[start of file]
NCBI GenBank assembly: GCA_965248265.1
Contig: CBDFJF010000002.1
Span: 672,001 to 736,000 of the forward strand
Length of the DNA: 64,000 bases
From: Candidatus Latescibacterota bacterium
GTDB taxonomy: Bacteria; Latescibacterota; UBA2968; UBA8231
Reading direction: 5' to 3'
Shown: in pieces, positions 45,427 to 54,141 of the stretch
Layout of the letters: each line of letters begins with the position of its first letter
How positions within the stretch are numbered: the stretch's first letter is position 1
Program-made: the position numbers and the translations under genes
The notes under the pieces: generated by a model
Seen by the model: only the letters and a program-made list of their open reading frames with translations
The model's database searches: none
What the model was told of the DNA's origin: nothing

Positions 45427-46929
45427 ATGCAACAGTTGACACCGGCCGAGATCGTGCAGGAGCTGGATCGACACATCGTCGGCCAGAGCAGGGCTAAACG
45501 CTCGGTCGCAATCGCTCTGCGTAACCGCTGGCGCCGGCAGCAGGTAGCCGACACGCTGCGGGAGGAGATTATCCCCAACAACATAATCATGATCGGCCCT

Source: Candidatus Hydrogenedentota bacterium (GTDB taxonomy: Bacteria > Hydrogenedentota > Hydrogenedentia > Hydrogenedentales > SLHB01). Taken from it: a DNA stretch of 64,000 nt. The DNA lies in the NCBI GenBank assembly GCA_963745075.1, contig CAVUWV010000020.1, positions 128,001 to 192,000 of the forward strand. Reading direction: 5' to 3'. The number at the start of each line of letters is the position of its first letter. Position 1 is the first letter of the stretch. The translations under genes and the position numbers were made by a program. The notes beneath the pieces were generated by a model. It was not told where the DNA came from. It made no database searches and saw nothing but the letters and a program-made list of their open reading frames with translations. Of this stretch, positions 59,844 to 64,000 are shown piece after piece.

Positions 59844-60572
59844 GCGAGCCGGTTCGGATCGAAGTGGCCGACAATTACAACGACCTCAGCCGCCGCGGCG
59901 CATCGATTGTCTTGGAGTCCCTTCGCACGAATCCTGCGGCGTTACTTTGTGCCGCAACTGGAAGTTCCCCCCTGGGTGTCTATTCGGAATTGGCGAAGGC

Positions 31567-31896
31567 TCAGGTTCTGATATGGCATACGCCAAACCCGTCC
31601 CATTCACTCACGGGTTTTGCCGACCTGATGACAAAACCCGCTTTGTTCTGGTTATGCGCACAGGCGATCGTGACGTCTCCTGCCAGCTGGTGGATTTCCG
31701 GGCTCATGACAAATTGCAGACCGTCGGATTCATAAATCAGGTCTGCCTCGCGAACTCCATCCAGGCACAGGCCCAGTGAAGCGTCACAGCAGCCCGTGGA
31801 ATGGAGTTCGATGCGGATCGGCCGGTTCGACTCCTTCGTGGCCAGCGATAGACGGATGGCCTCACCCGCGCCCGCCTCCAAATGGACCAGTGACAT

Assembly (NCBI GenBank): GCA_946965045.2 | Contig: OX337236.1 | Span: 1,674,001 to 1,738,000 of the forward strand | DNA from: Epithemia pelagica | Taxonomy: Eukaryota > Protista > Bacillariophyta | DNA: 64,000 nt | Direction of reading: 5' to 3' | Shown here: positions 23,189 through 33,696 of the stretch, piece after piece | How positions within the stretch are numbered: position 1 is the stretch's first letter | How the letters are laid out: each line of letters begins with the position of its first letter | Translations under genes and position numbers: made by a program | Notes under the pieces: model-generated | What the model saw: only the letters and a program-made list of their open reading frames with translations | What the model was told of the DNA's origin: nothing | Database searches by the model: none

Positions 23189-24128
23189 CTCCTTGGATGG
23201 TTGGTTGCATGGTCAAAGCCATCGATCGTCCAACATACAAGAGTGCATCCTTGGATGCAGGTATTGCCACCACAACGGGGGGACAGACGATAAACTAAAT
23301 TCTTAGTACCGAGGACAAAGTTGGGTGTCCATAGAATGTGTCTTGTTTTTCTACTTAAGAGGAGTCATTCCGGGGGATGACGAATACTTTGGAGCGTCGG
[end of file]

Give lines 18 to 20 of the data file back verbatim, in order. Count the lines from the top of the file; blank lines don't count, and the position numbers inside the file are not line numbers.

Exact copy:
45501 CTCGGTCGCAATCGCTCTGCGTAACCGCTGGCGCCGGCAGCAGGTAGCCGACACGCTGCGGGAGGAGATTATCCCCAACAACATAATCATGATCGGCCCT

Source: Candidatus Hydrogenedentota bacterium (GTDB taxonomy: Bacteria > Hydrogenedentota > Hydrogenedentia > Hydrogenedentales > SLHB01). Taken from it: a DNA stretch of 64,000 nt. The DNA lies in the NCBI GenBank assembly GCA_963745075.1, contig CAVUWV010000020.1, positions 128,001 to 192,000 of the forward strand. Reading direction: 5' to 3'. The number at the start of each line of letters is the position of its first letter. Position 1 is the first letter of the stretch. The translations under genes and the position numbers were made by a program. The notes beneath the pieces were generated by a model. It was not told where the DNA came from. It made no database searches and saw nothing but the letters and a program-made list of their open reading frames with translations. Of this stretch, positions 59,844 to 64,000 are shown piece after piece.

Positions 59844-60572